The word bitch in popular music

I am not a fan of the word bitch. But it is everywhere in American society today. It used to be a “bad word” used by men to put down women, but in the past decade or so, women decided it was a term of endearment for their female friends, and you had celebs like Paris Hilton and Britney Spears happily asking “What up bitches?” or declaring “I’m Britney, bitch!” These catchphrases became popular with young women all over America, and even some young men.  While the word is still used to put down women, it doesn’t seem to have the impact it once did—women seem to have become immune to it.

In popular music, the word bitch is a staple of any credible rapper’s songs.

The list is pretty much endless when it comes to rappers who’ve used the word, usually multiple times, in a song—rappers like Jay-Z, Lupe Fiasco, Juvenile, Nas, Black Rob, Mobb Deep, Lil Wayne, Method Man, etc. The thing is, your average American doesn’t listen to rappers; they listen to some country music, some adult contemporary music, and some rock music, so when the word “bitch” pops up in pop-rock, it’s more of a surprise.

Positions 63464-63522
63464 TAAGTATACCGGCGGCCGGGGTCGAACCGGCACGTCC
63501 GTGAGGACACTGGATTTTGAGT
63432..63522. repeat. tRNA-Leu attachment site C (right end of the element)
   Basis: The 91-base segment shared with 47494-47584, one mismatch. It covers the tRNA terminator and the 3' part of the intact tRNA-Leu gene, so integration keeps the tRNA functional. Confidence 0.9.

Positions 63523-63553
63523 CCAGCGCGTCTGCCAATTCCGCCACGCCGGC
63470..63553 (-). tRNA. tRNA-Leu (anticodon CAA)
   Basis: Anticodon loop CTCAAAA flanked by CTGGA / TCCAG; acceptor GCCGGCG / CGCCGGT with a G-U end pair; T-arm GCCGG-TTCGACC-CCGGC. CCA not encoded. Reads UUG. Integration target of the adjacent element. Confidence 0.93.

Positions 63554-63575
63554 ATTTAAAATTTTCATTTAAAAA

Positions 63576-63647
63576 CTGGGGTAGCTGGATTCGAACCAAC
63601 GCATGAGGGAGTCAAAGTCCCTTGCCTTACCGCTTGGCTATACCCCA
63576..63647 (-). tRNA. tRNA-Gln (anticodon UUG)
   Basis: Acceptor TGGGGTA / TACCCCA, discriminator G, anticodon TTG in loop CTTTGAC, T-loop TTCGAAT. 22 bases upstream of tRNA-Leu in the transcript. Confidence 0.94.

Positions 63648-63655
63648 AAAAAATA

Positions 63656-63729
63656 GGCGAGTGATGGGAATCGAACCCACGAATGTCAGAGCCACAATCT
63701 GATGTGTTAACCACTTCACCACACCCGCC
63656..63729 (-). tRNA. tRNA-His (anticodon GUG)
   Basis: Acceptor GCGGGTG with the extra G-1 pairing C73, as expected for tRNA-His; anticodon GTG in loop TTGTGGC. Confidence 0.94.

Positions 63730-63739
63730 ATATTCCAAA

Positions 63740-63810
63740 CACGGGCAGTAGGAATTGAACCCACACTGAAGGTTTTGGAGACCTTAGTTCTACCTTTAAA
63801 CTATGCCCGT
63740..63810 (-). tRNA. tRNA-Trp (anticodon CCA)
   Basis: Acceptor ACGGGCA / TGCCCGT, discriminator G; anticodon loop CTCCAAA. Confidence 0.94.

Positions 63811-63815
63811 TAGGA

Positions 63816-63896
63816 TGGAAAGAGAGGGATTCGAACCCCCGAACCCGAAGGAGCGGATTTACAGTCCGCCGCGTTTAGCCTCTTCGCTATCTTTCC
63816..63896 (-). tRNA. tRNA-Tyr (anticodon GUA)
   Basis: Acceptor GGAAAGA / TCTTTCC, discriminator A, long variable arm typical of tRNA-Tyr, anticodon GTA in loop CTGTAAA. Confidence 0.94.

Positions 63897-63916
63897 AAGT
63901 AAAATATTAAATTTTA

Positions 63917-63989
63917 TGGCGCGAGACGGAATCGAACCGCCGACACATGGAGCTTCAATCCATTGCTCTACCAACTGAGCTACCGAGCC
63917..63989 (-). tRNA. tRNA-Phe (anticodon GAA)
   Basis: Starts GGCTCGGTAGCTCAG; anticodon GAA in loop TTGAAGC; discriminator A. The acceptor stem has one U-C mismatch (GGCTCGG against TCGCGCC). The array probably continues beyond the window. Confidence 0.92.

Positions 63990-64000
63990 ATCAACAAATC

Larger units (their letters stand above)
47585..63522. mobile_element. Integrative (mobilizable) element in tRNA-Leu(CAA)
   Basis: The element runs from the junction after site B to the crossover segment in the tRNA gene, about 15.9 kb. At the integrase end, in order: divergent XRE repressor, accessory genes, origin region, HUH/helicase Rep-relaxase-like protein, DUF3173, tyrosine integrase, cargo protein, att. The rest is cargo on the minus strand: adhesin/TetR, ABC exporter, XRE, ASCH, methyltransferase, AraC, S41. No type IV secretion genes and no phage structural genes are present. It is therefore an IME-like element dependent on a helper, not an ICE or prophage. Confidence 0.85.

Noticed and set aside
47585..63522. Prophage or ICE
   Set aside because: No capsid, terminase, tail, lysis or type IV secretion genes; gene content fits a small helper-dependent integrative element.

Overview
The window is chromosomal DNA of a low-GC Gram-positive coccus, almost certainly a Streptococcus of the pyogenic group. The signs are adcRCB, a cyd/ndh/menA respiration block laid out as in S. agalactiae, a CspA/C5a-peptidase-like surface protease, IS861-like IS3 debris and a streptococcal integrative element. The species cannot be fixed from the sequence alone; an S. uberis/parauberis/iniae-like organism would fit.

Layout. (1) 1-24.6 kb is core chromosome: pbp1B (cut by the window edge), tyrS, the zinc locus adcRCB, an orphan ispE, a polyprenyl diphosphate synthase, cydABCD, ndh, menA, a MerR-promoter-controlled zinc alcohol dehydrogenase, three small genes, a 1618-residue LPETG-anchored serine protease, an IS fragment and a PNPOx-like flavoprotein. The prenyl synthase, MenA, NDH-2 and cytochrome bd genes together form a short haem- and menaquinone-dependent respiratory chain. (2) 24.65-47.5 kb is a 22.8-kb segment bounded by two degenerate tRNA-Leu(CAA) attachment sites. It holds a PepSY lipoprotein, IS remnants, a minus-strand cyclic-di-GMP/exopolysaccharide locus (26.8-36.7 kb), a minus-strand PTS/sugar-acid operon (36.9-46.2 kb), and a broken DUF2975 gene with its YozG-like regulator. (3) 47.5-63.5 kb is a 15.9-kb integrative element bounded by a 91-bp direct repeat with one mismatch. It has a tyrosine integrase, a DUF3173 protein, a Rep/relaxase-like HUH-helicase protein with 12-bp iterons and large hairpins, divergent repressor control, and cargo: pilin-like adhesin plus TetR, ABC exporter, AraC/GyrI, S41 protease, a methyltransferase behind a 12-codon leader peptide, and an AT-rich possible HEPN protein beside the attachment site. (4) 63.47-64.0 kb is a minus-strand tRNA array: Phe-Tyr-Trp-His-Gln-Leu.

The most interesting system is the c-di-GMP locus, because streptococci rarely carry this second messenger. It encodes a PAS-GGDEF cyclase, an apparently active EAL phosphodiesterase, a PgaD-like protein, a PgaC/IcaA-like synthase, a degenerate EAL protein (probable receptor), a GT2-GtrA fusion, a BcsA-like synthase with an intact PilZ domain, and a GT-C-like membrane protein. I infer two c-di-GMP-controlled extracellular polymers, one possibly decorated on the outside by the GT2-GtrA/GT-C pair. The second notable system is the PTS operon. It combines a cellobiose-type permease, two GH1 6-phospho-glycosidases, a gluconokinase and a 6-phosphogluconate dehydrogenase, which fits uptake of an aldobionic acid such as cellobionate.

bitchToday on Buffalo’s “Rock Radio The Edge” I heard a rock band named Theory of a Deadman do a live performance of their song “Bitch Came Back.” It was co-written by none other than American Idol’s Kara DioGuardi, and contains the “F” word, along with the term “bust my balls.” The video features a girl finding ways to kill the four members of the band, from snakebite to electrocution. Our culture loves this song and video. Theory of a Deadman’s recent album went to #1 on the U.S. Rock charts and to #8 on the overall album sales chart. Any non-religious blue collar guy with girl problems would probably have this song on his iPod, raising a beer and singing along because the song expresses exactly what he thinks and feels about a past relationship.

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The other two popular bitch songs I could think of instantly include Meredith Brooks’ 1990s hit, “Bitch,” where she happily declares she’s a bitch, along with a mother, sinner, saint, etc. (female empowerment coupled with helping make the word just another word), along with Elton John’s 1970s hit, “The Bitch Is Back,” which doesn’t seem to make anyone uncomfortable anymore, since the word has become no big deal in 2012. When “The Bitch Is Back” was released in 1974, some radio stations refused to play it because it had “that word” in it. My oh my… how times have changed!

What do you think of the word bitch in music? Does it shock or offend you? My guess is the majority of people would say no. Interesting.

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